Phenethyl Alcohol: is rated 1 with fair data in the Skin Deep database. Phenethyl alcohol occurs naturally in the environment. It is produced by microorganisms, plants, and animals. Phenethyl Alcohol has been found in a number of natural essential oils, in food, spices, and tobacco, and in un-distilled alcoholic beverages, beers, and wines. (source)
The World Health Organization expresses no safety concerns using phenethyl alcohol as a food flavoring at current doses. (source)
It was found to be neither an irritant nor a sensitizer in human studies (source).
Ethylhexylglycerin: is rated 1 with limited data in the Skin Deep database, with irritation being listed as of high concern. I like that it has no risks associated with cancer, endocrine disruption, reproductive toxicity, or sensitization (an allergic reaction to the same product used over time), which is a huge plus (source). It may increase the risk of irritation though.
In animal and human studies, the Cosmetic Ingredient Review Panel found it to be a mild irritant in undiluted form and not a sensitizer at a concentration of 50%.
In the medical literature, there are a few cases described where people became allergic to ethylhexylglycerin. Some of those people had unhealthy and sensitive skin, to begin with. Because of its popularity, there have been more reported cases of allergic contact dermatitis. As a result, in 2017, the American Society of Contact Dermatitis added it to its core allergen series along with sodium benzoate and lavender. Sodium benzoate is another common preservative found in plant-based and natural beauty products, especially shampoos.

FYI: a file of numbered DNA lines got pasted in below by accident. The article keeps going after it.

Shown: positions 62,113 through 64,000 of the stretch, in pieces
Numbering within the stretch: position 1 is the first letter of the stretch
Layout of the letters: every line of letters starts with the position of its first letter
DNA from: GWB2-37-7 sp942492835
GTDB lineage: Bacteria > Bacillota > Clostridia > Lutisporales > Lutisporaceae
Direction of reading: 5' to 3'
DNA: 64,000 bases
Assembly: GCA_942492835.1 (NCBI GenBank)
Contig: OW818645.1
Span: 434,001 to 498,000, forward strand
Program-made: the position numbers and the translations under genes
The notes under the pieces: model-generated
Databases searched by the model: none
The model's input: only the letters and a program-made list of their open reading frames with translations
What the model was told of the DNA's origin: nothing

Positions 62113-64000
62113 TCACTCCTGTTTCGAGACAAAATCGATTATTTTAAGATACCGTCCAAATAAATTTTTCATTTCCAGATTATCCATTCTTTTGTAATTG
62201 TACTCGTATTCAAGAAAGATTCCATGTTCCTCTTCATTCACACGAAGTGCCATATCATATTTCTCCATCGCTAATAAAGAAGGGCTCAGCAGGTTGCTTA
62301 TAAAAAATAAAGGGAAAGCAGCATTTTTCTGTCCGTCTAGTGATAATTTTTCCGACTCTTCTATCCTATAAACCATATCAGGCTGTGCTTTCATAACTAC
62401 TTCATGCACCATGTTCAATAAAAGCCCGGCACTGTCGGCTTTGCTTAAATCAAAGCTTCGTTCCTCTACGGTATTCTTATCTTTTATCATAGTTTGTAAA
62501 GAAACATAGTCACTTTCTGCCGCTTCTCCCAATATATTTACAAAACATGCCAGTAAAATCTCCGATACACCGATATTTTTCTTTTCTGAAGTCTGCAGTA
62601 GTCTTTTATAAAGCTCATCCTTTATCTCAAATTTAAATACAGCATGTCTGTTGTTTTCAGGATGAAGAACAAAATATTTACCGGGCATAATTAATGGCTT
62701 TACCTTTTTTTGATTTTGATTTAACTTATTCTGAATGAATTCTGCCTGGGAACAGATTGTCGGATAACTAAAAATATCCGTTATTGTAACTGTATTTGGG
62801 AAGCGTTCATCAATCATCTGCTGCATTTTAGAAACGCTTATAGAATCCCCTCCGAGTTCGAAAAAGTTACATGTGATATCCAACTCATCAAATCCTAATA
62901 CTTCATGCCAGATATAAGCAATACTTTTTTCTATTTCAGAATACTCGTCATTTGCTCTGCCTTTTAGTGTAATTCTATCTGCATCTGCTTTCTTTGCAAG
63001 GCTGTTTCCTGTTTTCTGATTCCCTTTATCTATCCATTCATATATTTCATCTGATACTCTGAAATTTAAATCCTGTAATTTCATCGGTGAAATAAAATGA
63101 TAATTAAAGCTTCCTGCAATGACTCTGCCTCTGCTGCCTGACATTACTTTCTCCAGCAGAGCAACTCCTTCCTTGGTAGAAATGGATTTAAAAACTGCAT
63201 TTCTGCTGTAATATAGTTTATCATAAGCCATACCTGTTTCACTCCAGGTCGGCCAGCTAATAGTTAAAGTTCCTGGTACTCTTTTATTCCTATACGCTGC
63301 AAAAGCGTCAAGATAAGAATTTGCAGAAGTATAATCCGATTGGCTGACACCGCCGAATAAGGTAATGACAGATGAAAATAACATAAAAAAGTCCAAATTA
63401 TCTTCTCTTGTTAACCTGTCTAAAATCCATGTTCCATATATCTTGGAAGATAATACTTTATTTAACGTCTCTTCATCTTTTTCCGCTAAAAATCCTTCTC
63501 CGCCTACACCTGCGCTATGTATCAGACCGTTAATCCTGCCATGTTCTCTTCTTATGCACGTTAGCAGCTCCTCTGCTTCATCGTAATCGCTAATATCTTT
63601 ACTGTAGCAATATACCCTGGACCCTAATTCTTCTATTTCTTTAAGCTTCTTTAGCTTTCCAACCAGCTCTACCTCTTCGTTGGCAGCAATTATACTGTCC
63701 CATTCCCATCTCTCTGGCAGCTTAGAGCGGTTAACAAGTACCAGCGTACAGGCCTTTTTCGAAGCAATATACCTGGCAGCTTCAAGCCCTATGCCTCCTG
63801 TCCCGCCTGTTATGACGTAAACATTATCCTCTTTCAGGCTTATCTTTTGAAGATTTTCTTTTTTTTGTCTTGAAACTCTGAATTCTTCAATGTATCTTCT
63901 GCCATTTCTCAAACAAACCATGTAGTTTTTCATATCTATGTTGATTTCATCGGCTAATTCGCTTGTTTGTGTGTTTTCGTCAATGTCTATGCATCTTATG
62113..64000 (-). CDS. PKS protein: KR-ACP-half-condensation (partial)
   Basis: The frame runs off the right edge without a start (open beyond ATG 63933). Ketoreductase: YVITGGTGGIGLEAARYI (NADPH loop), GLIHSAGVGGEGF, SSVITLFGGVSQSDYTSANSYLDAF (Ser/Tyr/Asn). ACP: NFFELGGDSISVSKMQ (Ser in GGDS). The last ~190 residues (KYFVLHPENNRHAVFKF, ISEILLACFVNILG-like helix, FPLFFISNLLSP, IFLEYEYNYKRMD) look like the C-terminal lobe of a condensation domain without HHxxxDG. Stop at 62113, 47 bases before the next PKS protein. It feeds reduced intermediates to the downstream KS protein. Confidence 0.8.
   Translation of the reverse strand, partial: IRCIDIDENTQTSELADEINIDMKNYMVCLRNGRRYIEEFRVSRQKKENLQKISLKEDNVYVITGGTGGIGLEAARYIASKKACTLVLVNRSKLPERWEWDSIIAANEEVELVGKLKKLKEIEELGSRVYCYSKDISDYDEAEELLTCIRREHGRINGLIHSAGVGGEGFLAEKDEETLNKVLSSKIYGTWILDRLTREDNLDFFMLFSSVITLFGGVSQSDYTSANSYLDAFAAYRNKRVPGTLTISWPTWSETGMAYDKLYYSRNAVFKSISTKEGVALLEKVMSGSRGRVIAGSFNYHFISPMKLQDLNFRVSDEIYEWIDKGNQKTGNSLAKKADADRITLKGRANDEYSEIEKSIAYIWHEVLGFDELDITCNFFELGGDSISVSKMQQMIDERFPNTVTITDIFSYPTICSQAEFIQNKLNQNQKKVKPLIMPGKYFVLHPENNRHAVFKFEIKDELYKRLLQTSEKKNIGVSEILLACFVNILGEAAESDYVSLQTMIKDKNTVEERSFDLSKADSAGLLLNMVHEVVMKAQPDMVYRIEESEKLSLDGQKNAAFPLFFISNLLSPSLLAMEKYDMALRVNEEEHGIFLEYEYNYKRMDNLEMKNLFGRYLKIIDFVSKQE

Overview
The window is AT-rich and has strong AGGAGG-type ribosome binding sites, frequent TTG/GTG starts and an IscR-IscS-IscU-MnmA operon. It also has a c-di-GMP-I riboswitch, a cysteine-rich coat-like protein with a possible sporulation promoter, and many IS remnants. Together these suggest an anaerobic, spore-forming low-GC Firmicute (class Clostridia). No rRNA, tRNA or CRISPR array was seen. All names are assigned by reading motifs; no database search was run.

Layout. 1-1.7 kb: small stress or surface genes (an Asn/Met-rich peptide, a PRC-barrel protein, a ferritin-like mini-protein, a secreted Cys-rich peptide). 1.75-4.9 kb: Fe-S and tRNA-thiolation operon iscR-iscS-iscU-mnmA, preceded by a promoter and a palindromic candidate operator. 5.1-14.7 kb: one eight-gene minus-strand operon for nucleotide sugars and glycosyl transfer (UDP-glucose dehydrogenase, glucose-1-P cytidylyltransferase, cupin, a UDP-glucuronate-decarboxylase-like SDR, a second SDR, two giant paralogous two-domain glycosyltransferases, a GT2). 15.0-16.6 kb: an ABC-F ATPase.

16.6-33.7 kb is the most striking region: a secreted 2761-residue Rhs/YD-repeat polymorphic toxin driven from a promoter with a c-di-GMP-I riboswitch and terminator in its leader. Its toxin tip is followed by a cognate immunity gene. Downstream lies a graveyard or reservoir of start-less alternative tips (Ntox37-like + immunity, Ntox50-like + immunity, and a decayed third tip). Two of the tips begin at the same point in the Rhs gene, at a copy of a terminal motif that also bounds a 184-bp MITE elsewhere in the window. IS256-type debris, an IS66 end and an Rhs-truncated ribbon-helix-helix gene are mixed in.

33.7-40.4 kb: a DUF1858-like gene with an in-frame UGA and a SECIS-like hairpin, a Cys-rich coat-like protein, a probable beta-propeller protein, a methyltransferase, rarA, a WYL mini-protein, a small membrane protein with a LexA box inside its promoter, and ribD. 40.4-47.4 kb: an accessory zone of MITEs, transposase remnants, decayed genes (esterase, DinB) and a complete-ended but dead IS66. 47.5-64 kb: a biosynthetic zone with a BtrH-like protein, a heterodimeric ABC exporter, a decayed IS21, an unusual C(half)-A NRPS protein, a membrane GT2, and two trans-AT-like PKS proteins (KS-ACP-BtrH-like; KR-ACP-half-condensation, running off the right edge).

The American Society of Contact Dermatitis lists both ethylhexylglycerin and sodium benzoate as allergens at concentrations of 5%.
While these are some concerns, know that I have surveyed the preservatives most commonly used by skin care product formulators and have consulted with product formulators on preservatives (learn more about bad preservatives here). Based on my knowledge of other choices for preservatives, I have added ethylhexylglycerin to my approved list of preservatives.
And again, I used the Crunchi hydrating moisturizer for 3 months now and have not experienced any irritation.
And lastly, for those who like traditional white and fluffy creams, Crunchi Daylight Cream is white and fluffy, absorbent, and non-greasy.
This concludes my detailed review of the Crunchi Daylight Cream, which I have been enjoying, and I hope you will try it too. I also use and like Crunchi Night Cream.
Where to buy
Please let me know in the comments how you liked it if you tried it already, whether you are thinking about trying it and why or why not. And lastly, tell us in the comments what you are currently using. I am always interested in trying new products but my standards are high, so I can’t promise I will actually try a product you recommend.
Your Superpower To Read Ingredients
Imagine picking up any shampoo, conditioner, lotion, cream, or liquid foundation and in a matter of seconds being able to decide if you need to put it back on the shelf.
With this easy method, you will be able to spot potentially harmful personal care or skincare products that may cause irritation, an allergic reaction, or increase the risk of endocrine disruption or cancer.